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On The Screen

HHHH: Excellent

HHH: Good

HH: Average

H: Poor

HHH1/2 Addams Family Values

This sequel is as funny as the original The Addams Family, with all of the old cast returning. This episode focuses on Uncle Fester (Christopher Lloyd and lots of make-up) and his quest to find love, which he finds (in a way) in Joan Cusack, who plays the nanny for the newborn and mustachioed addition to the Addams Family. This plot is suitably kooky and creepy, but it is Wednesday Addams's (Christina Ricci) antics at summer camp that are truly hilarious, as she exacts her calculated revenge on her neo-hippie, feel-good counsellors. Raul Julia and Angelica Huston are wonderfully motivated as Gomez and Morticia Addams, the heads of this spooky family. Be sure to watch for their version of the masochism tango. All around, the delightful characters make for an entertaining production. -J. Michael Andresen. LSC Friday

HHHH In the Name of the Father

Daniel Day-Lewis offers a riveting portrayal of a young man named Gerry Conlon who is convicted, along with friends and family, of an IRA bombing of a British pub in 1974. The film addresses the grave injustice that the British government dealt the Conlons, but it uses the relationship in prison between Gerry and his father Guiseppe (an excellent Pete Postlethwaite) to carry the film's message of hope and redemption. Director Jim Sheridan's pro-Irish bias provides an effective retaliation against England's tendency to make Ireland a scapegoat for the IRA's actions. And Emma Thompson gives a solid performance as the lawyer who struggles to bring freedom to the Conlons. Quite simply, it ranks as one of the best films of 1993. -Scott Deskin. Loews Copley Place

HHH1/2 Indiana Jones and the Last Crusade

Harrison Ford fights the Nazis once again in this the third film of the Indiana Jones saga. This is the most intellectual stimulating of the three, as Indiana teams up with his father (Sean Connery) to beat the Nazis in tracking down the long-lost Holy Grail. The puzzle that Indiana must solve at the end is nicely conceived and suitably perplexing. Ford is at his best when playing an action hero, especially when he is accompanied by the exciting music of John Williams. The antics and escapades of Hollywood's favorite archaeologist once again prove very entertaining, including the opening cameo by the late River Phoenix as a young Indiana Jones. -JMA. LSC Sunday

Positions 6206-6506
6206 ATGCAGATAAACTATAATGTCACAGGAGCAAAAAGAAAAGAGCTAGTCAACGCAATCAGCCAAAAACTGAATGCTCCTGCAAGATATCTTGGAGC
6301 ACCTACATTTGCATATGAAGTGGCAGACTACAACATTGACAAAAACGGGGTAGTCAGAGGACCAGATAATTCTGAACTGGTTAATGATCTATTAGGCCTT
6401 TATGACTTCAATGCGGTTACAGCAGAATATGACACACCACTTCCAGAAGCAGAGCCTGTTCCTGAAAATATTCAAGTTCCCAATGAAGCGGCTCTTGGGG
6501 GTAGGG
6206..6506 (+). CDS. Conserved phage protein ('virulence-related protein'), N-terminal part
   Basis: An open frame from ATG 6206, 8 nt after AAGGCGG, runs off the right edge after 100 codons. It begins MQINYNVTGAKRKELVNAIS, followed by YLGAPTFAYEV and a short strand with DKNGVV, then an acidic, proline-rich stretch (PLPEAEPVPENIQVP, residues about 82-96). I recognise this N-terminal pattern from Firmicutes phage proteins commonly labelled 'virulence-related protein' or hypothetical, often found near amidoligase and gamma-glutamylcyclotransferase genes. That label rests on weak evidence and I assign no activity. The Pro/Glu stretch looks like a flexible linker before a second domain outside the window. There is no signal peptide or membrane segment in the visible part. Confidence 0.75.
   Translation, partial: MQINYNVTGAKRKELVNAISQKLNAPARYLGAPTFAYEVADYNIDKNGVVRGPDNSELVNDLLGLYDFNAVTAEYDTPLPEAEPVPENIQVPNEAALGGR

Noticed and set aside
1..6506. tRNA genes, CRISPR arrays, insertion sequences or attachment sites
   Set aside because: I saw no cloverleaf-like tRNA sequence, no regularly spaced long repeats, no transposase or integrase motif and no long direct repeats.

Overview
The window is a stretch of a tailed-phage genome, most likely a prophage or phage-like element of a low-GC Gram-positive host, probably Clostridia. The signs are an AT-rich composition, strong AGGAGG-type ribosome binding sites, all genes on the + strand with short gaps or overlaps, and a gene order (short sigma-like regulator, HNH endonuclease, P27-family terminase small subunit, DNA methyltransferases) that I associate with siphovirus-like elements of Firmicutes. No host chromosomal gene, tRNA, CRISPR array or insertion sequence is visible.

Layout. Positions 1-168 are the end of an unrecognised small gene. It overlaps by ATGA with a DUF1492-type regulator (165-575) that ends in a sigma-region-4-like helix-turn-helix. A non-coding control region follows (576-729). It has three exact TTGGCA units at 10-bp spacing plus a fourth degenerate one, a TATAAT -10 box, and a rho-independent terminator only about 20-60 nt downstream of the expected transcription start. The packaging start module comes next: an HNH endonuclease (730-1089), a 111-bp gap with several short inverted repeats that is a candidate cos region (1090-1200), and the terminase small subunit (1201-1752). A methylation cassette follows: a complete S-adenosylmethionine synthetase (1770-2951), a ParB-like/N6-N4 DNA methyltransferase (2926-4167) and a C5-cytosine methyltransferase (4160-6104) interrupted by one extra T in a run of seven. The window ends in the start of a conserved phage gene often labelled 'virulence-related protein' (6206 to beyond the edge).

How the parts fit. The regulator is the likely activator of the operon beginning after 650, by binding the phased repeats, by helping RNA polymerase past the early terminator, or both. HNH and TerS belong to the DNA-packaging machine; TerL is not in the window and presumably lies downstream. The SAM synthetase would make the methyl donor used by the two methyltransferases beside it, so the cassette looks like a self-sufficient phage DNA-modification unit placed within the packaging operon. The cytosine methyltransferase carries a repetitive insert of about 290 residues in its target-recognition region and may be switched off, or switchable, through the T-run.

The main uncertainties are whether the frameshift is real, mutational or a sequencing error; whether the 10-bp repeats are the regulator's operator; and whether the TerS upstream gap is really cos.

HHH Naked Gun 331/3: The Final Insult

From what is promised to be the final chapter in an unpretentious trilogy, this film was anticipated as a letdown but proved every bit as enjoyable as the first Naked Gun. Leslie Nielsen reprises his role as the inept Lt. Frank Drebin, but he has retired from Police Squad to domestic bliss with his career-minded wife, Jane Spencer-Drebin (Priscilla Presley). The plot, as transparent as ever, centers around a terrorist (Fred Ward), his buxom accomplice (Anna Nicole Smith), and a scheme to neutralize the festivities at the Academy Awards. The film is merely a vehicle for the staggering number of lowbrow references, pratfalls, and sight gags, but nonetheless is a streamlined vehicle which can boast more hits than misses. Sometimes the acting appears more brainless than the plot, but Nielsen's mannerisms and the effective Zucker-Abrams-Zucker production values are appealing and transcendent of the material. For mindless entertainment, it's pretty impressive. -SD. Loews Cheri

HHH The Paper

This day-in-the-life look at a New York newspaper markets itself as a comedy, but credibly mixes elements of drama, mystery, and even romance. It captures the occasional hysteria of the newsroom, and from first sight of The Sun's office, the whole movie rushes forward as if in fear of the ever-present deadline. When Michael Keaton, as the manic metro editor, faces off against managing editor Glenn Close in yet another mega-bitch role, sparks and stinging one-liners fly faster than newsy rumors. Under the masterful direction of Ron Howard, the star-studded cast shows us how to laugh and learn about life, just in time to get the news out. -Ann Ames. Loews Cheri

HHH The Ref

It isn't The Fugitive, but The Ref does okay in its own right. Denis Leary plays a man running from the law in this comedy by Ted Demme. After goofing up a burglary, Leary's character takes Caroline and Lloyd Chasseur (Judy Davis and Kevin Spacey) hostage while waiting for his escape. The film covers two hours of Leary's attempts to stay on top of his predicament, despite visits from the couple's son and various in-laws. The film is full of funny scenes, most dominated by Leary, but there are also serious moments. Both sides of the spectrum are acted well by the whole cast. -Kamal Swamidoss. Loews Copley Place

H1/2 Threesome

Writer-Director Andrew Fleming tried to create a film about college life but ends up with a weak look at the struggle of one confused student who is trying to determine his sexual orientation. Eddy (Josh Charles) is attracted to Stuart (Stephen Baldwin) who is attracted to Alex (Laura Flynn Boyle) who is attracted to Eddy. The film's premise, which finds Alex mistakenly placed as a roommate to Eddy and Stuart, is overplayed in importance and only distracts from the initial presentation of the characters. Overall, the film would have been much better had Fleming either concentrated on either the development of Eddy's character or on the interaction of all three characters. -PM. Loews Harvard Square